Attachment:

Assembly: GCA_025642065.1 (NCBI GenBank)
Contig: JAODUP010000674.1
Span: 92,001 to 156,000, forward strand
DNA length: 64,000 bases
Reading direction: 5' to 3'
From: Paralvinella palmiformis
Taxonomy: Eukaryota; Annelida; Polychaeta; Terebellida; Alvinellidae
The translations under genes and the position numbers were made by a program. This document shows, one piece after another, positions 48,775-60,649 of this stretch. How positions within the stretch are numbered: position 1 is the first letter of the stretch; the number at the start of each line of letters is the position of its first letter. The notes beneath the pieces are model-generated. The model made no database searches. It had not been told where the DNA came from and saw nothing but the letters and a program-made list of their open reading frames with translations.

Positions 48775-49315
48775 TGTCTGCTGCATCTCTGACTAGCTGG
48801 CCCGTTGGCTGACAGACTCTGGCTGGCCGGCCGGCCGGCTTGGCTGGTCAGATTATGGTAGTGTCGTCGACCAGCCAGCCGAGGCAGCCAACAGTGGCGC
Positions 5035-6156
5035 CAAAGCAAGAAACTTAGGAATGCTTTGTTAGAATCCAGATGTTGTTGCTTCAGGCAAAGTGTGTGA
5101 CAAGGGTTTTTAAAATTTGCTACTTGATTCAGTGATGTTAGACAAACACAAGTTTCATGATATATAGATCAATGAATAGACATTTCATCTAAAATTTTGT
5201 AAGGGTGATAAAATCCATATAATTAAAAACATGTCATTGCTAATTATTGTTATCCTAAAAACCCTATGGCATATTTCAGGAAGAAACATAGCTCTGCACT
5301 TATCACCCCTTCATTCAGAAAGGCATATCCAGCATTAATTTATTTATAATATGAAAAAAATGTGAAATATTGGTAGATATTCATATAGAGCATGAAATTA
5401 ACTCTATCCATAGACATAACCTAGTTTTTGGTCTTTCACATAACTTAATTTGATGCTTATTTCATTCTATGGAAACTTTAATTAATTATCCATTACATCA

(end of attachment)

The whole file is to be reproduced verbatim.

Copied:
Assembly: GCA_025642065.1 (NCBI GenBank)
Contig: JAODUP010000674.1
Span: 92,001 to 156,000, forward strand
DNA length: 64,000 bases
Reading direction: 5' to 3'
From: Paralvinella palmiformis
Taxonomy: Eukaryota; Annelida; Polychaeta; Terebellida; Alvinellidae
The translations under genes and the position numbers were made by a program. This document shows, one piece after another, positions 48,775-60,649 of this stretch. How positions within the stretch are numbered: position 1 is the first letter of the stretch; the number at the start of each line of letters is the position of its first letter. The notes beneath the pieces are model-generated. The model made no database searches. It had not been told where the DNA came from and saw nothing but the letters and a program-made list of their open reading frames with translations.

Positions 48775-49315
48775 TGTCTGCTGCATCTCTGACTAGCTGG
48801 CCCGTTGGCTGACAGACTCTGGCTGGCCGGCCGGCCGGCTTGGCTGGTCAGATTATGGTAGTGTCGTCGACCAGCCAGCCGAGGCAGCCAACAGTGGCGC
Positions 5035-6156
5035 CAAAGCAAGAAACTTAGGAATGCTTTGTTAGAATCCAGATGTTGTTGCTTCAGGCAAAGTGTGTGA
5101 CAAGGGTTTTTAAAATTTGCTACTTGATTCAGTGATGTTAGACAAACACAAGTTTCATGATATATAGATCAATGAATAGACATTTCATCTAAAATTTTGT
5201 AAGGGTGATAAAATCCATATAATTAAAAACATGTCATTGCTAATTATTGTTATCCTAAAAACCCTATGGCATATTTCAGGAAGAAACATAGCTCTGCACT
5301 TATCACCCCTTCATTCAGAAAGGCATATCCAGCATTAATTTATTTATAATATGAAAAAAATGTGAAATATTGGTAGATATTCATATAGAGCATGAAATTA
5401 ACTCTATCCATAGACATAACCTAGTTTTTGGTCTTTCACATAACTTAATTTGATGCTTATTTCATTCTATGGAAACTTTAATTAATTATCCATTACATCA